Thanks to a climate of trust, conditions were created to enable this previously ignored and invisible knowledge to be shared and analyzed within the group. There was a genuine exchange and dialogue between the actors as equal participants, which, when pooled together, stimulated new ideas and thinking. Two publications, “Le Croisement des Savoirs” and “Le Croisement des Pratiques” detail the results of this innovative approach.

From this initiative, many others where developed in France and internationally, whereby people living in poverty are able to participate in the training of others from different backgrounds. These initiatives recognize those with experience of living in poverty as experts in their field, and they participate in the training of social workers, student teachers, humanitarian workers, and others in social and cultural fields.

Speaker 3: Solveig Buhl, GTZ

In order to reach the MDGs, donor organisations and their partners have been striving to understand and maximise the poverty reducing impacts of their policies, programs and projects. The Paris Declaration on Aid Effectiveness of March 2005 stresses that partner countries and donors are mutually accountable for development results and that in order to reduce the burden on partner countries, donors need to harmonise their approaches.

For this reason, in 2005, the DAC OECD Poverty Network (POVNET) formed a Task Team to develop a harmonised approach to ex ante Poverty Impact Assessment (PIA). The approach has been approved by DAC in March 2006.[5] A User’s Guide will be submitted to POVNET for approval in November 2006.

PIA integrates already established approaches, their terminology and procedures (in particular ADB work on poverty impact, the Poverty and Social Impact Analysis (PSIA), the OECD/DAC capabilities framework). PIA consists of five modules. The results of the assessments within the modules are each visualized using matrices. This allows the possibility of sharing ex ante PIA exercises based on a common format across a number of agencies.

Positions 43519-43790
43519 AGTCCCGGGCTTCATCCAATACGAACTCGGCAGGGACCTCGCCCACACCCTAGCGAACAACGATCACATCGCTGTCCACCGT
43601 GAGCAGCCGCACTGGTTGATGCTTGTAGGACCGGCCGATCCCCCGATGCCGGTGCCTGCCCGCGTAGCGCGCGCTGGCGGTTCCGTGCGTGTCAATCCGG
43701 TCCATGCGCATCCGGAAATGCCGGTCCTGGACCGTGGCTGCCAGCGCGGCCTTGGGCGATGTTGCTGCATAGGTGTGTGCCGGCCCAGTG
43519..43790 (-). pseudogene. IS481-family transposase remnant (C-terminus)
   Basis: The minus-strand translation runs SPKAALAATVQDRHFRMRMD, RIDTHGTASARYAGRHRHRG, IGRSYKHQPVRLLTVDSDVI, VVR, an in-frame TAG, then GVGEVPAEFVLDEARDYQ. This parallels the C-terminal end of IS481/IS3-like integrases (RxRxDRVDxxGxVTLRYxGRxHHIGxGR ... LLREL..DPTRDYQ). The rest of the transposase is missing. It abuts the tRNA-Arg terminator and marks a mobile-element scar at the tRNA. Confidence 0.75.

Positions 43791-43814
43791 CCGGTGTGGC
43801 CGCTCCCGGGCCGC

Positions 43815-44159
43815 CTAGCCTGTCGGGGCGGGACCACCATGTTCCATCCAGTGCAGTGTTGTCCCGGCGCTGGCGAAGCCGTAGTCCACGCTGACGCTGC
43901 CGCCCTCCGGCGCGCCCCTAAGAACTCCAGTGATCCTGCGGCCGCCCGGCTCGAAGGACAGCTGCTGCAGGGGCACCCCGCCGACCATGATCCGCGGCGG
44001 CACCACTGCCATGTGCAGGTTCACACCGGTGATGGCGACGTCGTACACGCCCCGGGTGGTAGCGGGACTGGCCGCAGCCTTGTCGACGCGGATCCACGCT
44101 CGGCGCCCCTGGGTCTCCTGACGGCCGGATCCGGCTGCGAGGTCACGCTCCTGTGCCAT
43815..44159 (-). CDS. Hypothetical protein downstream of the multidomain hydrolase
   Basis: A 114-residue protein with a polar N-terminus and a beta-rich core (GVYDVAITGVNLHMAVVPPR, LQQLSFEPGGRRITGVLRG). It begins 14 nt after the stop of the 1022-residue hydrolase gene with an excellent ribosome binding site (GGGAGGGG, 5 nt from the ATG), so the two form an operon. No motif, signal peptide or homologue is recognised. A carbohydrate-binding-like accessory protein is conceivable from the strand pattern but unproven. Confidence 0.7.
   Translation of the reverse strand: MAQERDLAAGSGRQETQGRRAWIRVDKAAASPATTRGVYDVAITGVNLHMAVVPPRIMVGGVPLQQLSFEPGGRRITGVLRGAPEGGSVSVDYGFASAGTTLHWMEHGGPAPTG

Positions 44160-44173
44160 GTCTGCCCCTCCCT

The wide application of the harmonised PIA provides a basis for future joint assessments with partner governments and between donors. PIA offers clear recommendations for decision makers on how to improve interventions to increase pro-poor impacts.


[1] UNICEF, The State of the World’s Children 2005: Childhood Under Threat; New York, 2004; 10. 
[2] D. Gordon, S. Nandy, C. Pantazis, S. Pemberton, and P. Townsend. Child Poverty in the Developing World; October 2003; 10.
[3] Plan, Ending Child Poverty & Securing Child Rights: The Role of Social Protection; October 2005; 3-4.
[4] Christian Children’s Fund, Understanding Children’s Experience of Poverty: An Introduction to the DEV Framework, 2005; 11.
[5] OECD/DAC 2005 Harmonizing Ex Ante Poverty Impact Assessment DCD/DAC (2006)24